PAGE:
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Crackdown in Cuba | The Nation

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Crackdown in Cuba

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The arrest and long-term imprisonment of dozens of dissidents in Cuba and the rapid execution of three men who had attempted to hijack a boat were deplorable. Over the past few years, there had been an encouraging trend toward greater tolerance of dissent in Cuba. Former President Jimmy Carter met with dissidents during his trip to Cuba a year ago. Other international leaders and many visiting Americans have also met with them. Some of the better-known dissidents were allowed to travel abroad. The government didn't like the Varela Project, which calls for a referendum on greater political liberties and economic reforms, but it had not imprisoned those who put it forward.

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Wayne S. Smith
Wayne S. Smith, wsmith@ciponline.org, now a senior fellow at the Center for International Policy in Washington, DC, is...

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The time is ripe to correct this injustice, now that Cuba has begun to release its own political prisoners.

As Iraq burns and Castro recovers, the Bush Administration's schemes to
further "Cuba's transition to democracy" ring more hollow than ever.

Why then this sudden reversal? Why the crackdown? In part, it was in reaction to growing provocations on the part of the Bush Administration, which had ordered the new chief of the US Interests Section, James Cason, to hold a series of high-profile meetings with dissidents, even including seminars in his own residence in Havana. Given that Cason's announced purpose was to promote "transition to a participatory form of government," the Cubans came to see the meetings as subversive in nature and as highly provocative. And, in fairness, let us imagine the reaction of the Attorney General and the Director of Homeland Security if the chief of the Cuban Interests Section in Washington was holding meetings with disgruntled Americans and announcing that the purpose was to bring about a new form of government--a socialist government--in the United States. He would have been asked to leave the country faster than Tom Ridge could say "duct tape."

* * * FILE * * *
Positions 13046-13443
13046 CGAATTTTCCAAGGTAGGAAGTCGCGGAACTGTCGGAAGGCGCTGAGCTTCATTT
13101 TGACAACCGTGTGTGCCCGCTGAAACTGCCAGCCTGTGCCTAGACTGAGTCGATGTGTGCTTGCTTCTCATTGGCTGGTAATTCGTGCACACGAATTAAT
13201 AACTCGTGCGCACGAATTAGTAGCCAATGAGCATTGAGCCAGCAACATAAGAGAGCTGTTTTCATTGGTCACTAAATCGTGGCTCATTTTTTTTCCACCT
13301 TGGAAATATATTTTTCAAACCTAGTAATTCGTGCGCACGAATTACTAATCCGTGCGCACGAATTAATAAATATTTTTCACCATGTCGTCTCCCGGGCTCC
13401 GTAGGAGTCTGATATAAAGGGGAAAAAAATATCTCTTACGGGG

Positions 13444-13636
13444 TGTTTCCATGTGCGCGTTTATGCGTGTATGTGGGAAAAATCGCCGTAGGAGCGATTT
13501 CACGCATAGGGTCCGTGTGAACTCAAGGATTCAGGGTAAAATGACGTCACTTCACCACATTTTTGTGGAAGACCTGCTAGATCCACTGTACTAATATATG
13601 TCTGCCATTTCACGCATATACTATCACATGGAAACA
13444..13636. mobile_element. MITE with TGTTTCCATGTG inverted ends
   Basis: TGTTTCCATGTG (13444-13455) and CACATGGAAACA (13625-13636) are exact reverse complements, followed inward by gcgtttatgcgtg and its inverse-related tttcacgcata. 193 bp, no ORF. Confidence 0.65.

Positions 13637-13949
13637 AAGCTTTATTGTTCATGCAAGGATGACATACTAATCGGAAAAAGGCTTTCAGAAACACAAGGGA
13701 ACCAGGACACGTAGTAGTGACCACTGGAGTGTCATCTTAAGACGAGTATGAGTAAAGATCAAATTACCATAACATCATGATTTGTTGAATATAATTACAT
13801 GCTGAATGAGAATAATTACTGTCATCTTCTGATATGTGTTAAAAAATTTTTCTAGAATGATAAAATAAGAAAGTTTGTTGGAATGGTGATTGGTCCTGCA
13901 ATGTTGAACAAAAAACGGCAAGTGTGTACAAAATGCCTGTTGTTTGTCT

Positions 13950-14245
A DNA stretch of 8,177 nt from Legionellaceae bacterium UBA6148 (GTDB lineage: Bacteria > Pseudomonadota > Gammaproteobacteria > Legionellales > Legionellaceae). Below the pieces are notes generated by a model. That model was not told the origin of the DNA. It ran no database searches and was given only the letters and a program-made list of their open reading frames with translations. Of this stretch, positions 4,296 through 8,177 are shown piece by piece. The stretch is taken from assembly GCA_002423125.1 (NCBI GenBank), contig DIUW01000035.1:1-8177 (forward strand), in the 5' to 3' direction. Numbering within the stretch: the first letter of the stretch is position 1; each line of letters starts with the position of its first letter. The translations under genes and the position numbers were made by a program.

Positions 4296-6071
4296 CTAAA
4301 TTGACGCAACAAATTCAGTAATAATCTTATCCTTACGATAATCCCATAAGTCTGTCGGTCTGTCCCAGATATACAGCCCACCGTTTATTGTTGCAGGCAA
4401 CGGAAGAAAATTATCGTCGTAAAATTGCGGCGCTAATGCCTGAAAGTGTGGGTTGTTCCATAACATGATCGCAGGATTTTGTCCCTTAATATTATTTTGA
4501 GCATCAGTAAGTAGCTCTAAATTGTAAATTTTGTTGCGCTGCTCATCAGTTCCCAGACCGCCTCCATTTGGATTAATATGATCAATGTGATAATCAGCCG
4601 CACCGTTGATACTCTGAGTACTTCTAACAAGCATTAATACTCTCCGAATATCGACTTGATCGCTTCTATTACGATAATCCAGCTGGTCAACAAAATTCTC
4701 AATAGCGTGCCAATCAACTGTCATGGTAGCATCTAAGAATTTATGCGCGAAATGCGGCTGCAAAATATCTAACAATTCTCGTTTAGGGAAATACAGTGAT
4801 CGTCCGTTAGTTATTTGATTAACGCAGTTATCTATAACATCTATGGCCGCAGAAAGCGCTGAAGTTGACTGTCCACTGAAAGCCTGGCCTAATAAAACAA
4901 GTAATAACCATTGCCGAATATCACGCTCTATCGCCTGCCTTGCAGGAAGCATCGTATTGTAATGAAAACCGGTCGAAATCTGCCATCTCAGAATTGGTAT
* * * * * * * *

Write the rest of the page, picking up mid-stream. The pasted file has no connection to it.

An even more crucial element in the crackdown than Cason's meetings with dissidents was the announcement of the US policy of "pre-emptive" strikes and the beginning of the war in Iraq. It looked to the Cubans as though the United States had clearly decided on a policy of military action against any so-called rogue state it deemed a possible threat--and to ignore international organizations and international law in the process. It was time, the Cubans concluded, to batten down the hatches. "Who knows?" one Cuban put it to me, "We may be next."

They noted that Cuba had sometimes been mentioned as part of the "axis of evil." And they remembered that last year State Department officials had tried to claim (without producing evidence) that Cuba was involved in the production of biological weapons and was a potential threat to the United States. That just might now be enough to prompt a pre-emptive strike, and if so, they reasoned, they could no longer afford to have dissidents, possibly directed by the United States, roaming free.

The conclusion may reflect a certain paranoia. It seems most unlikely that the United States intends to attack Cuba--though if I were Cuban, I wouldn't be so sure. And my uncertainty would be further stimulated by the warning of the US ambassador to the Dominican Republic on April 10 that what had just happened in Iraq should be an "example" for Cuba.

That aside, Cuba's response was an overreaction of grand magnitude. Initiatives in Congress to ease sanctions against Cuba will now be on hold. And in the eyes of the rest of the world, it turns Cuba into a rogue state--exactly what Cuba should not want if it fears US military action. Rather, it should be burnishing its international reputation and seeking the political support of Europeans, Canadians and others. The massive crackdown makes such support less likely. And there were certainly less dramatic and counterproductive ways to keep an eye on the dissidents. Cuban state security had the whole movement thoroughly penetrated. Many of the witnesses appearing at the trials were other supposed dissidents who turned out to be state security agents!

If the Cuban crackdown ill served Cuban interests, US policy is counterproductive in terms of our own. The best way to bring about a more open society in Cuba is through a reduction of tensions, dialogue and expanded contacts. The old policy of embargo, pressures and efforts to isolate hasn't worked in more than forty years, and the even more aggressive embellishments of the Bush Administration won't work now. The latter have only succeeded in reversing the trend toward greater toleration of dissent--and landed lots of good people in jail. Exactly the reverse of what we should want.

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